3. Speaking of voter anger, RI GOP Chairman Brandon Bell seems to think he has a winning issue in focusing critical attention on House Speaker Nicholas Mattiello. "If you don't want to be called a dictator, stop acting like one," Bell said via news release this week, not long after Mattiello objected to what he called partisan name-calling. The Republican chairman called on Mattiello to restore the previous committee assignments of three anti-toll Democrats, to give voters the chance to vote on tolls, to allow the public to decide whether to restore Ethics Commission oversight of lawmakers; and to adopt House rules, suggested by Common Cause's John Marion, that would lessen the speaker's power. Three of those four have about zero chance of happening. Still, Bell said, "Unless he does these four things, Speaker Mattiello's easily bruised ego will just have to get used to being called Rhode Island's dictator." For his part, Mattiello likes to point to a litany of economic initiatives undertaken during his time at the top, and as we've noted before, the speaker is far more of a pragmatist than an ideologue. Yet as Marion noted in his ProJo op-ed, the speakership does hold enormous power, with no small effect on the relative priority attached by rank and file reps to their own constituents. So Bell has strategic reasons for focusing his fire on the guy at the top.

4. The Raimondo administration is hailing its move to reduce Medicaid spending. The governor's office says the state is projected to achieve more than $75 million in Medicaid savings this year "without cutting eligibility or reducing benefits." The savings are expected to be larger in the future, including nearly $120 million in the next fiscal year. In a statement, Medicaid Director Anya Rader Wallack said, "Because of the governor's leadership, the Working Group's focus and the determined work of the dedicated Medicaid staff, we have provided a national model for how states can bend the cost curve and expand access to high-quality health care services."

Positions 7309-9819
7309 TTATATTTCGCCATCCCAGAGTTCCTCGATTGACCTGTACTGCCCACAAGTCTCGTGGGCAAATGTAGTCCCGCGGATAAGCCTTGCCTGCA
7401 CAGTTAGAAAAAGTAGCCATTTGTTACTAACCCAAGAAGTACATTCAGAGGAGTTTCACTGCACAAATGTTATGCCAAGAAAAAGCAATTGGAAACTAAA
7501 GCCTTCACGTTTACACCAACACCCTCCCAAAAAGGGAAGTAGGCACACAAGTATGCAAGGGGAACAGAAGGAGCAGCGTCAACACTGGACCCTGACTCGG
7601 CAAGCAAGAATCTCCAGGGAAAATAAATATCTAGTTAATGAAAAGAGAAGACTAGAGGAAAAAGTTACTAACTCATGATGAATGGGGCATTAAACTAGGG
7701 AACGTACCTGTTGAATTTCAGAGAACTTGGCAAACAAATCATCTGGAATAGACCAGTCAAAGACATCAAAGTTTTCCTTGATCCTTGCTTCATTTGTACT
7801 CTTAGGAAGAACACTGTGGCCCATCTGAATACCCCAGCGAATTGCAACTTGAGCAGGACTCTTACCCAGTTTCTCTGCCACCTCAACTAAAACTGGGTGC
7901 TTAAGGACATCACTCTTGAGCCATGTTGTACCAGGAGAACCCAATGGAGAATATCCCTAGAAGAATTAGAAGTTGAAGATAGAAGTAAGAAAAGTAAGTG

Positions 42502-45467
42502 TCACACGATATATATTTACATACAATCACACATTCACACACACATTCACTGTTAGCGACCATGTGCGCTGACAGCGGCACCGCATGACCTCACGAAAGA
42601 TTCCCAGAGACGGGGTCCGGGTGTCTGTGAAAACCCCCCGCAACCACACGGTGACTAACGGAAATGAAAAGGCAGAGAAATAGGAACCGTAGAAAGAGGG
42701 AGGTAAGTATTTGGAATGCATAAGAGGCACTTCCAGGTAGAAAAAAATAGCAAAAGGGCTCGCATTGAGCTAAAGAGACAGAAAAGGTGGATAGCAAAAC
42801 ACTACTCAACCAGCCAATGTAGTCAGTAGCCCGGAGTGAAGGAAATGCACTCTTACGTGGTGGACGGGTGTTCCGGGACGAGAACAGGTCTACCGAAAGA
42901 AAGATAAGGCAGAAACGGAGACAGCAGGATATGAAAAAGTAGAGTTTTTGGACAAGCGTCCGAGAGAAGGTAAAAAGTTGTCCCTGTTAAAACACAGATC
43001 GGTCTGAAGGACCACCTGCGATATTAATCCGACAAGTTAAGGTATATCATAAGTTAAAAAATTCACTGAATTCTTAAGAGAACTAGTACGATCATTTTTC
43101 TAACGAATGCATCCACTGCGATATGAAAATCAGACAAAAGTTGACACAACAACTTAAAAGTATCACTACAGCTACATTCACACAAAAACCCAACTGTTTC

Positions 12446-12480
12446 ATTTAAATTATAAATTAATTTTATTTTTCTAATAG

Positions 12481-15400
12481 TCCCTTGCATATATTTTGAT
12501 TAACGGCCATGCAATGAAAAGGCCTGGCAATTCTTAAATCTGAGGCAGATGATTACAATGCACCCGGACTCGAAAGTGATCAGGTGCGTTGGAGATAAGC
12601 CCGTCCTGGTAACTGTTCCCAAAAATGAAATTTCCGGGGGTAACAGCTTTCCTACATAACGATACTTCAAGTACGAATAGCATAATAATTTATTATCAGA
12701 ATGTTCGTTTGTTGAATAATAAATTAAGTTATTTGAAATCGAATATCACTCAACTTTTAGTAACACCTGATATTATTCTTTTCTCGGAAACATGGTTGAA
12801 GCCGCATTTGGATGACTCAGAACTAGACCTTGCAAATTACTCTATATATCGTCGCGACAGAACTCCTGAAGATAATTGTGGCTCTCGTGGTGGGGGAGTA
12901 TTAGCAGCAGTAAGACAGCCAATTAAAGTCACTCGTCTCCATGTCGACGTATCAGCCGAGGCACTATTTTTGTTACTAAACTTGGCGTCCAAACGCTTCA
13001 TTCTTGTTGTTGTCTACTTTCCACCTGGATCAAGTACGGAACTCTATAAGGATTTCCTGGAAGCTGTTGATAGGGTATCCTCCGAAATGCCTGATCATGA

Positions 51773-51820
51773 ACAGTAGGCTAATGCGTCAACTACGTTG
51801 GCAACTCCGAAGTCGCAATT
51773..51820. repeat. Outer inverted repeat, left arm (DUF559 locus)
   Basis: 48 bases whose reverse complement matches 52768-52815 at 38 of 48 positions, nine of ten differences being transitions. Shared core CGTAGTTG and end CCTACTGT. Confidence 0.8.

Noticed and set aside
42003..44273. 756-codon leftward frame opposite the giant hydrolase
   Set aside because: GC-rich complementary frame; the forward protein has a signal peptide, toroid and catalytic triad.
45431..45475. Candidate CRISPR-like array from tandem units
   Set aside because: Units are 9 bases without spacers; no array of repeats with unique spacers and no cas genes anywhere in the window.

5. The new Rhode Island Working Families Party has kept a low public profile since Chris Torres started as state director of the group last November. During an interview at RI Public Radio this week, Torres said the union- and community group-backed organization hopes to replicate the now-defunct Ocean State Action's role in fighting for progressive policies and candidates. On Political Roundtable, Torres said RI Working Families three priorities for this year are a minimum wage of $15 an hour, earned sick time, and climate change. "We are definitely going to prioritize the legislative session to pass good legislation," Torres added on RIPR's Bonus Q&A, "but we are also interested in electing a new generation of progressive legislators who are going to speak to the issues of working people. We are looking at it. We haven't made any decisions. We don't know anybody yet. We're going to have a thorough vetting process." Torres said he expects RI Working Families to run primary candidates in some cases.

6. Deepwater Wind's Block Island wind farm is expected to start producing electricity around November, so it seemed like a good time to revisit the question of whether the project's cost is worth it.

7. Deepwater is owned by D.E. Shaw, a financial and technology company. The ProJo is owned by GateHouse Media, which is owned by New Media Investment Group, which is owned by Fortress Investment Group. Notice a trend here?